The summers I worked up at camp during college gave me a love for the wonder of times-gone-by. I worked on the maintenance crew and most of the camp vehicles and equipment, though well maintained, were discards from bygone days reclaimed from garages and farm yards across the Midwest. My favorite - all the guy’s favorite, was an old truck we affectionately called Red.
Red was a burly ride made of thick unyielding steel, not like today’s trucks. She was a real work horse; the kind of pickup that turned boys into men; a 1968 four wheel drive International step side with a 400 cubic inch V8 and a Holly four barrel carburetor. Red was a real piece of hard working machinery – she was the pride and joy of our crew and it made you feel important to as much as mention that you had been for a ride. Our chests swelled each time we climbed up inside and there was almost always a momentary pause as we sat there basking in the dusty aroma of aged steel and a mixture of old grease and motor oil. Sometimes we’d catch ourselves running a hand across the dash or seat just to take in the rich history and absorb her strength…and then the key was turned.
Every ride was an adventure but what I remember most was not so much the fun of driving this powerful piece of Americana but the want of riding shotgun. For me that was the favored seat; the spot where you could feel every bump and experience the adventure without the arduous labor of operating the antique.
I felt like a king riding up high in that seat - we all did. The ride was euphoric; you just couldn’t help but feel it. The stiff bounce given off by the steel springs in the seat never seemed like an inconvenience – you actually yearned for it, anticipating each bump in the road and each shift of the stick. They were all part of the mystique of the ride and served as reminders of the heft of metal and the craftsmanship and they spoke to you about the bulk of power that was at your hands. Sometimes as we rode along with our elbows perched out the windows and the warm summer breeze wafting through we’d look at each other, knowingly. No one ever said it but we all knew they just didn’t make em’ like Red anymore.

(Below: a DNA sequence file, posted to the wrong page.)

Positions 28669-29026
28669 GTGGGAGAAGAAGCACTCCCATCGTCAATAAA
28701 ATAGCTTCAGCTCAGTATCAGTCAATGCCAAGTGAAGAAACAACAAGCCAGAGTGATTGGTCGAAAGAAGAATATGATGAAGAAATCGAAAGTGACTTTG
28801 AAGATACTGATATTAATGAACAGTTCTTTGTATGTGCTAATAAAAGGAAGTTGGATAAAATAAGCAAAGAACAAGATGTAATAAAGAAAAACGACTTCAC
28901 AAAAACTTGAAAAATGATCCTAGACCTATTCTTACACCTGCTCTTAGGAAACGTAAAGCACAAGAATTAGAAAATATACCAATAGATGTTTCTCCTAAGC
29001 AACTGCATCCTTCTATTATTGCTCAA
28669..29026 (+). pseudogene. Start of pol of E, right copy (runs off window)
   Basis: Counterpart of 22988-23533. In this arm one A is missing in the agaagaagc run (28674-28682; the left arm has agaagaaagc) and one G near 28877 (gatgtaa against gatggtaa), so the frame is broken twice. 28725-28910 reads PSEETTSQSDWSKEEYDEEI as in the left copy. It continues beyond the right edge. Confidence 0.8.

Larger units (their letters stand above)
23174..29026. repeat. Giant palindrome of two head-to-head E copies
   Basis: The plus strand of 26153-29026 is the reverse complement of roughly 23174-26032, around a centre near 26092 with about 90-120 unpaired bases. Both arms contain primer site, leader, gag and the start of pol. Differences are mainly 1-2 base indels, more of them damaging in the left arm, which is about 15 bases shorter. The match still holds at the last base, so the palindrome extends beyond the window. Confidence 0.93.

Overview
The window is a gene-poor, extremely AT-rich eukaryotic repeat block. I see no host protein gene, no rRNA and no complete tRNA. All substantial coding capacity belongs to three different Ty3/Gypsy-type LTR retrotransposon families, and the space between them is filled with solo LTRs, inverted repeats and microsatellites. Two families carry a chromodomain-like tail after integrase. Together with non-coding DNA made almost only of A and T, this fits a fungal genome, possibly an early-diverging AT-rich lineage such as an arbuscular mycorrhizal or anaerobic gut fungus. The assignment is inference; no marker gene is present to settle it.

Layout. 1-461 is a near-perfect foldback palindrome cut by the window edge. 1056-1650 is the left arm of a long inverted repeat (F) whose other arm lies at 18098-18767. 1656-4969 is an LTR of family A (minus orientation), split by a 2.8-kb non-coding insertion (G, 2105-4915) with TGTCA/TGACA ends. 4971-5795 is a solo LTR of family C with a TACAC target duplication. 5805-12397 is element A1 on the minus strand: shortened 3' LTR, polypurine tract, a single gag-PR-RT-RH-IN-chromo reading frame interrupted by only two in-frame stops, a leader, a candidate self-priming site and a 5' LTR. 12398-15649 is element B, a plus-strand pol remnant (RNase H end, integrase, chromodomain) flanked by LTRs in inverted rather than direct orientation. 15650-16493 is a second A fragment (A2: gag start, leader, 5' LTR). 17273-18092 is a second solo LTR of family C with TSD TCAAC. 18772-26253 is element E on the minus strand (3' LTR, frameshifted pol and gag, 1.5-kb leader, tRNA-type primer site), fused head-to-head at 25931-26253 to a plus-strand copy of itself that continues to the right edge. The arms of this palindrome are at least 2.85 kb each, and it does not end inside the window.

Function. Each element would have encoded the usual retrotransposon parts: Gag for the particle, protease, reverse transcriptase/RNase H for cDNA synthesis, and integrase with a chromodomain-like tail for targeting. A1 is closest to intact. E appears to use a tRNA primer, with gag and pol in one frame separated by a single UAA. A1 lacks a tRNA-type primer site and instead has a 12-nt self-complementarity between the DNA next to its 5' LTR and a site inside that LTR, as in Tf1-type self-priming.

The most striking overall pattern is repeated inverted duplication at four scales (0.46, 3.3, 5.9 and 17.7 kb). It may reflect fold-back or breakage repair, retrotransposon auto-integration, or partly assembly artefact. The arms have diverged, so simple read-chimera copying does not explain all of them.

Occasionally we’d get the assignment to run into town to the hardware store. We’d always swing by the local drive in. It just seemed fitting to stop at the Trojan Horse. Red belonged at the Horse and so we’d pull up to the panel, press the big red button and bark out a request for a couple of Root Beers and some fries. Then we’d sit there, mostly in silence, with the soft summer Wisconsin air swirling through the cab and we’d savor the moments before our reluctant return.
Once while cutting a half mile logging trail through the woods we got Red stuck between two trees as we rounded a corner on the moss covered trail. The only way out was to gun it and hope for the best. The trees shook and shuttered while bark screeched and squealed against the doors and truck bed. After making it through the impasse we got out to assess the damage to find almost no evidence of the scrape. Red was just plain tough and we used that truck for everything we could think of; we ripped stumps out of the ground and pulled loaded hay wagons; we hauled trailers weighed down with camper luggage, we moved countless loads of firewood and pulled tractors out of the mud when they got stuck. Every new challenge sent a renewed wave of exhilaration through our team of young sleeveless studs and there wasn’t one assignment that ever held Red back.
What I wouldn’t give even now for just one more shotgun ride. Those were the good years – the golden days of youth and still all my memories lean in toward Red and the grand privilege of riding shotgun. I’ve always felt this same way about my role in the church. Yes, there are perils and sometimes her ways seem antiquated but the joy of the ride outweighs it all. These are the golden years, this is the ride of my life and I can’t wait to see what’s around the next corner.
You may not be the driver; the one who sets the major direction of your church; the shotgun rider never is and perhaps that’s why you were drawn to read these lines. If you are in a large church you may not have much to do with the direction of the church at all but you certainly have a substantial role and influence over her – way more than you know. The big picture of the church; what people in your community say about her is germinated in a thousand little conversations in the hallways, the kitchens and in the youth rooms of your church. Her success is largely the sum of the actions of the shotgun riders; of the way you carry out each responsibility and each assignment. The success of your church is wrapped up in the totality of the ways in which you handle each criticism and frustration. These are the interactions where parishioners, where sinners, where parishioners who are sinners find the love of Christ, and where vital church life and health are built.
I’ve spent half a pastoral career as a shotgun rider and I’ve seen the best and worst of church vitality, and still I love the ride. I’m thrilled beyond measure, and humbled, that a holy God would allow me to climb up in for the ride; to have any part at all in what He is doing in His kingdom and in people’s lives. Yes, there have been a lot of frustrating times along the way. Yes, there have been times I’ve considered leaving it all behind. But He always draws me back, back to my calling and to my love for His work. All in all there’s nowhere I’d rather be right now than in this seat. So if you get one thing here it’s this - you can and will make a difference as you faithfully follow the call of the ride. You will, in time, leave behind a legacy of lasting worth.
For you my friend…
are the shotgun rider.
…An excerpt from Shotgun Rider: Restoring Passion for the Ministry Trail, by Doug Brown
(Available February 2015)
(Available February 2015)